5) Ask the question: What are the possible ways we could manage the implementation of this change so that, as much as is possible, we integrate what is important to you?

This part of the conversation may take place in one meeting or over several meetings, depending on the complexity of what needs to be implemented.

It is particularly useful at this point, if you aren’t already, to switch the language from “problem” to “puzzle”.   You’re inviting people into the more empowered state of seeing this as a puzzle of how to put all the values into play with this particular change.   This can be both short term and long term focused discussion.

Encourage brainstorming. Ask specific questions like, how can we implement this new directive AND manage workloads effectively?  How can we implement this new directive, AND sustain high quality service to clients?

The best brainstorming ideas, of course, will address several of the criteria – i.e. they will protect time with clients, they will help with the balancing of workloads, etc.

So, imagine someone has suggested that maybe the office open 15 minutes later, and close 15 minutes earlier. This would help find 30 minutes a day for administrative duties. It’s not ideal, but people are brainstorming a client hotline for those fast questions that people have, and maybe, each staff person will be assigned one day in 10 to sit on the hotline, and then… suddenly, where there were only problems, people see it as a puzzle. How do we protect or act on our values and still implement this new system?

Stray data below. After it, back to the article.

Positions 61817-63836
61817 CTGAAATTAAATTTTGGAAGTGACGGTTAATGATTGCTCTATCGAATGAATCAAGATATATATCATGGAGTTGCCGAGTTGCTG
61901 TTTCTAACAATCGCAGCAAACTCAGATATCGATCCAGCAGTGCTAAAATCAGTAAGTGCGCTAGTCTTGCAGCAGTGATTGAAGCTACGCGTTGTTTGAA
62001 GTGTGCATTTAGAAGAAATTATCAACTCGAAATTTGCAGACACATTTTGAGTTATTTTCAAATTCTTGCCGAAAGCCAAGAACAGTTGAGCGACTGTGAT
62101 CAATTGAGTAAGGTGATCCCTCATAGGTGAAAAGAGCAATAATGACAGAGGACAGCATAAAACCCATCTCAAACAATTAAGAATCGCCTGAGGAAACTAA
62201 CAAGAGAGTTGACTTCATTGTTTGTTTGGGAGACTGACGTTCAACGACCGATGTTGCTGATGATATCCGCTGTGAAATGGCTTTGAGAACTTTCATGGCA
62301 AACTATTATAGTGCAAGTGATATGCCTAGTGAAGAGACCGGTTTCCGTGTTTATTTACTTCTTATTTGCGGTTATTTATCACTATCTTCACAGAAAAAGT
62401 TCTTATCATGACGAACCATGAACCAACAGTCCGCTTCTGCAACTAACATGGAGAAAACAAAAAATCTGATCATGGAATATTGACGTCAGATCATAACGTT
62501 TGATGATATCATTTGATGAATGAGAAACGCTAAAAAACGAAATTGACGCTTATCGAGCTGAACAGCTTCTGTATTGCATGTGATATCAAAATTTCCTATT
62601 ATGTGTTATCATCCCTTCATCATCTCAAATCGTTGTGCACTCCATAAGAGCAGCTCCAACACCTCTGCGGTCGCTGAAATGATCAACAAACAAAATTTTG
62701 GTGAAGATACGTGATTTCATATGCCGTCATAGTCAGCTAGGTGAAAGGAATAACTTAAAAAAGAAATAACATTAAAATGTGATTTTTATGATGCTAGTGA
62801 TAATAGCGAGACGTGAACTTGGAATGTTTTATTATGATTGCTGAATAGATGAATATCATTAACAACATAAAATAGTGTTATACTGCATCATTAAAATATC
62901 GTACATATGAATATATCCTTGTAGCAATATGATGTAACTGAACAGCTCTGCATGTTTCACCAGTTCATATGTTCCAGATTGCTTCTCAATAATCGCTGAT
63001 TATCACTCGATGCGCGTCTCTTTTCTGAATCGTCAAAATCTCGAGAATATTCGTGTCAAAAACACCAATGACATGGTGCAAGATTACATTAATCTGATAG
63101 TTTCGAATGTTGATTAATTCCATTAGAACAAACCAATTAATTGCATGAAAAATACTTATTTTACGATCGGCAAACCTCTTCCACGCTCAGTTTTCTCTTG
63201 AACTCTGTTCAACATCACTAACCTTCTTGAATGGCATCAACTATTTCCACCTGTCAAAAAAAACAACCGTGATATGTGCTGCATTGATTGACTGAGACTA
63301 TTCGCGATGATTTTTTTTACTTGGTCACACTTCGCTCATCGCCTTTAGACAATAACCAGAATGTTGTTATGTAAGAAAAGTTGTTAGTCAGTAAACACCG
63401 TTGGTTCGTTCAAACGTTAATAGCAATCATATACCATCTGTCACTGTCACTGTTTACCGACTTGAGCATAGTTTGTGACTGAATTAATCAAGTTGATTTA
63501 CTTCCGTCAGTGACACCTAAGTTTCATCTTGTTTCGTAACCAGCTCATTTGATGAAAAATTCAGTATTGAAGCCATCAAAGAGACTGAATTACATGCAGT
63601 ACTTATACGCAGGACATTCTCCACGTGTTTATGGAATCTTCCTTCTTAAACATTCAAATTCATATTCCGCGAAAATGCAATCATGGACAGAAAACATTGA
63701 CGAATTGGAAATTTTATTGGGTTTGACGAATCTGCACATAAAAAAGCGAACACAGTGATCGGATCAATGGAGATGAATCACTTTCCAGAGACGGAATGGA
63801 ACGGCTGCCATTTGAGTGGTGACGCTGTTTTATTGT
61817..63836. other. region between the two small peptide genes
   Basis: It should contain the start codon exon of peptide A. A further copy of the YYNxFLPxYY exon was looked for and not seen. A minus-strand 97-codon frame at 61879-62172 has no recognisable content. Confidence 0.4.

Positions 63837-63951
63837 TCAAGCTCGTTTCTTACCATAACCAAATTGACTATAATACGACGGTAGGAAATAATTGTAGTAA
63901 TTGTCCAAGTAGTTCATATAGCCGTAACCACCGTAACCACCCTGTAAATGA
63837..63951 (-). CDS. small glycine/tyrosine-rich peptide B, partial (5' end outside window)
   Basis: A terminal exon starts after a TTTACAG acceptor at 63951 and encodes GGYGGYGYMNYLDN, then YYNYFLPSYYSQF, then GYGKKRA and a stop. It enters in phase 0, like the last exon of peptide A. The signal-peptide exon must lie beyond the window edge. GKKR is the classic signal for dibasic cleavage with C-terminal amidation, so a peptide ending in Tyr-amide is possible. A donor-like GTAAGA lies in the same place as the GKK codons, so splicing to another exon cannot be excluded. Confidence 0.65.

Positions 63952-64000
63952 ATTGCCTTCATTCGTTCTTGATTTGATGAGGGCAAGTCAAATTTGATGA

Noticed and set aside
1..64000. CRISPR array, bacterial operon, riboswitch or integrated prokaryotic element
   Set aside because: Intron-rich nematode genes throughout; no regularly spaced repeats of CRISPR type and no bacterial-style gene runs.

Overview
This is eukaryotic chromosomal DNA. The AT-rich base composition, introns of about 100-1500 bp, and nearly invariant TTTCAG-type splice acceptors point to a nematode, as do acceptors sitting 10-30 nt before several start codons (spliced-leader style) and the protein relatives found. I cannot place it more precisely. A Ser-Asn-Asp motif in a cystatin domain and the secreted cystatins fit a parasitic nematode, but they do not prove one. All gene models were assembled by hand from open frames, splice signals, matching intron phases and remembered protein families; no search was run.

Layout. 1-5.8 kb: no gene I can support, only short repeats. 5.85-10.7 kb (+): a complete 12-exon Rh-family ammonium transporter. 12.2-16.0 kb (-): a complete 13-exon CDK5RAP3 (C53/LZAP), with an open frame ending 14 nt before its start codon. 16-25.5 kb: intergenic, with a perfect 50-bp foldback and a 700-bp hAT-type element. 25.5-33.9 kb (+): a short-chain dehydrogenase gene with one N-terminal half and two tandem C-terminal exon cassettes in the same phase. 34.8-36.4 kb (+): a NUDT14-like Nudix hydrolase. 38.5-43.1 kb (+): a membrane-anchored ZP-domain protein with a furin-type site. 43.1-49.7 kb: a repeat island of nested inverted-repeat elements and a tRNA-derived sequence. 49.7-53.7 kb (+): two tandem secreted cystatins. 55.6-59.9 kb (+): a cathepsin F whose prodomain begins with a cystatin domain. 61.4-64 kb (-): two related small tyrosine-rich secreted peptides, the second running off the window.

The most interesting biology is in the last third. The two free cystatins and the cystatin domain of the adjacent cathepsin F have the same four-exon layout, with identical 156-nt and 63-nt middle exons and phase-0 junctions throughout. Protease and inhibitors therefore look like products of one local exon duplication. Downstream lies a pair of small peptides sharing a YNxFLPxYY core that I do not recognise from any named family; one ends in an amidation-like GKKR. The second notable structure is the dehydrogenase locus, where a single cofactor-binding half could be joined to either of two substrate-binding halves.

It’s important to even allow the “not too practical” ideas, because they act as sparks.

When there are lots of ideas, find the ideas that can be put together in such a way that it leads to the optimum preservation of what is important to people.

Helpful Tips:

  • Treating it like a puzzle, not a problem, is good for lowering stress levels. When stress is lower, creativity is higher.
  • There may need to be some evidence collected to help with this task. For example, knowing how much time it takes to input a report may be very helpful evidence when discussing workload questions.
  • There may need to be some parameters put on the conversation, but the fewer things off limits, the more that even the off limits ideas may provoke creativity
  • You don’t have to take on the task of convincing people to like or approve of this change ever – you do need to take seriously getting input on the best possible ways to do so
  • It’s important to gage how much people can shift during the meeting. If the change is particularly upsetting to people, then slowing down the process, making sure lots of listening happens up front, and is really heard, BEFORE solutions are defined, is very important.
  • The risk of engaging in this conversation is that some people may decide that it compromises too many of their values to stay. This is a possible consequence but one that is better faced honestly and squarely, than running as a sound track of constant and draining complaining.
  • The benefit of having this conversation is that for the people who stay, they will have a larger sense of integrity by finding the solutions with the least negative consequences.

As for you and your Complaint Abyss?

At the next organizational meeting, after implementation, make sure you ask for all the ways in which things are better than expected. I bet you’ll be able to collect a lot of evidence for that.

After all, you’re an empathic leader! You’ve used your empathic listening skills, to turn something that could have become a source for ongoing bitterness and complaining, into an occasion of deep listening and solution seeking, based on what matters to people.

It’s a good day’s work.